THOUGHT LEADERSHIP

Tax Exempt Experience

Identifying mistakes, aligning outcomes in 403(b) plans.

PS516-Thought-Leadership-Article-Image.jpgKevin Kidwell, VP, National Tax Exempt SalesThe 403(b) plan industry was altered dramatically in the last decade with the passing of regulations that required nearly all plan sponsors to make significant changes to their plans. Eight years later, there are still many plans that have not yet conformed to the new regulations. Kevin Kidwell, Vice President, National Tax Exempt Sales at OneAmerica®, spoke to PLANSPONSOR about the challenges facing these plans and how sponsors and their advisers can get help.

PS: It’s amazing how much evolution there’s been in the 403(b) industry in the last 10 years. What is the OneAmerica perspective about the 403(b) market?

Kevin Kidwell: We look at it as a large, yet underserved, market that has much catching up to do. Years after regulations were made final, roughly 85 percent of the 403(b) plans we see are operationally noncompliant. Common issues are: universal availability, issues around loans, and documenting hardship distributions properly. These issues can spiral into a mistake that’s costly for an employer to fix. So the payoff for voluntary intervention is savings, course correction, and avoidance of wasting resources that derail employees from their real work in carrying out the mission of the organization.

PS: From a plan sponsor’s perspective, how do they find and fix flaws if they aren’t even aware the operational issues exist?

Kidwell: Historically in this space, the traditional 403(b) providers were primarily investment firms with some recordkeeping abilities; when the updated regulations came into effect, employers were faced with complex operational requirements. Regulations put the responsibility for compliance squarely on the employer. The triggers that bring plans to us today may be as a result of an outside audit, adviser due diligence, an IRS or DOL investigation, a known service failure by the current provider, or even simply a sponsor’s keen intuition that there’s a problem. The good news is that we rarely see an employer’s plan that can’t be improved.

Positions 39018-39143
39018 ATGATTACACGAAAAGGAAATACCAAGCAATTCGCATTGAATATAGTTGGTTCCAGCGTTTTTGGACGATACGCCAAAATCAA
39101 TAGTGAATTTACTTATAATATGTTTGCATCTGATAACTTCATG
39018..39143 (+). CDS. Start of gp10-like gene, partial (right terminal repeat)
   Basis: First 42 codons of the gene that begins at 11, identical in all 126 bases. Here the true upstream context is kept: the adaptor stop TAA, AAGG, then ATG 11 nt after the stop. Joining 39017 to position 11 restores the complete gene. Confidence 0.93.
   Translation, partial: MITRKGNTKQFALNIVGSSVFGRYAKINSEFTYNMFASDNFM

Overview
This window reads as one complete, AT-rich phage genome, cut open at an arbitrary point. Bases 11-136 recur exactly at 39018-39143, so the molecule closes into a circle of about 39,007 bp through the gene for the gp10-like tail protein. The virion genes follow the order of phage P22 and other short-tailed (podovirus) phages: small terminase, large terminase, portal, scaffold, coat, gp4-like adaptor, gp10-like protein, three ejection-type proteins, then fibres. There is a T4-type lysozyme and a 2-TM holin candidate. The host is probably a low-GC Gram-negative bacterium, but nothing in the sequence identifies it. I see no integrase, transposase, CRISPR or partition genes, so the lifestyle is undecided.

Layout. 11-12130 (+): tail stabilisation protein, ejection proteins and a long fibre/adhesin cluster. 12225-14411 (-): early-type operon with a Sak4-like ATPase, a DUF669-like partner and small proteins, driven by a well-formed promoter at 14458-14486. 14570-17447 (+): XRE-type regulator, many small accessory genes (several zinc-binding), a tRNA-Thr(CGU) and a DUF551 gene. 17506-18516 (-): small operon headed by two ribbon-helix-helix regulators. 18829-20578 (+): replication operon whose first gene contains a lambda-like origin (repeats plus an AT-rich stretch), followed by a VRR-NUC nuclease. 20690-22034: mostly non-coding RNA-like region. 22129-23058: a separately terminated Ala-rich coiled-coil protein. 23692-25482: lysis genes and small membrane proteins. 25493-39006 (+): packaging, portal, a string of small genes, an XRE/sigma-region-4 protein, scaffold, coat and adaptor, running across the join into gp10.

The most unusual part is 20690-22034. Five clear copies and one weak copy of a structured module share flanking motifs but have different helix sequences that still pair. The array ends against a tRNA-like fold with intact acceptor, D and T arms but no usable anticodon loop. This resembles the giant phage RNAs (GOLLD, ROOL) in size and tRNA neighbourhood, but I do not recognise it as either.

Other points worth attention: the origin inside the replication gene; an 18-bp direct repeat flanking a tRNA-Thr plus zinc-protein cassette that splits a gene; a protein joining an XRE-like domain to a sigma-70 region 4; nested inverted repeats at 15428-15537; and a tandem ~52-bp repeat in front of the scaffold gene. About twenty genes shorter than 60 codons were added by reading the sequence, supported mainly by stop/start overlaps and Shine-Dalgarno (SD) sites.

PS: What does the OneAmerica client base look like; how are you serving the tax exempt market? 

Kidwell: Traditionally 32 percent of our book of business has been tax exempt. We have the luxury of being tax code neutral. It doesn’t matter to us whether an organization has a 401(k), 403(b), 457 plan, or some combination; we can help design, support, and provide an optimized tailored retirement plan.

PS: As you look to the market as a whole, where does the experience that OneAmerica brings come into play? How do you help plan sponsors and advisers cope with this ever-evolving market?

Kidwell: The first priority is plan design, which means evaluating what the employer is trying to accomplish—through matching contribution discussions and automatic features, for example. Second is the creation and execution of an employee communication and education program. Too often, in the tax exempt space, plan communication is lacking or nonexistent. Third is the administration or compliance piece, which is critical to prevent financial penalties to the employer and to the employee. Lastly are the investment options, which drive the growth of the plan. 

Recordkeepers and advisers have to be able to cover and be conversant in all of those areas to excel in this market. Our job is to work with the adviser and plan sponsor to tie all four together with the goal of truly optimizing a plan. We know a comprehensive strategy such as this works—one of our clients was the 2016 Plan Sponsor of the Year in the 403(b) category.

Understanding the subtle nuances in the tax exempt space can save the day for the employer. At OneAmerica, we bring 52 years of tax exempt experience to the table. Our knowledge, skill set and plan evaluation process has allowed us to help thousands of tax exempt plans. From our perspective, true success occurs when all objectives are aligned.


OneAmerica is the marketing name for the companies of OneAmerica. 

All group annuity contracts are issued by American United Life Insurance Company® (AUL), One American Square, Indianapolis, IN 46206-0368, 1-800-249-6269. Registered variable annuity contracts are distributed by OneAmerica Securities, Inc., Member FINRA, SIPC, a Registered Investment Advisor, 433 N. Capitol Ave., Indianapolis, IN 46204, 1-877-285-3863. McCready and Keene, Inc. and OneAmerica Retirement Services LLC provide administrative and record keeping services and are not broker/dealers or investment advisors. None of these companies nor their representatives provide tax, legal or investment advice. For answers to specific questions, please contact a qualified attorney or tax adviser.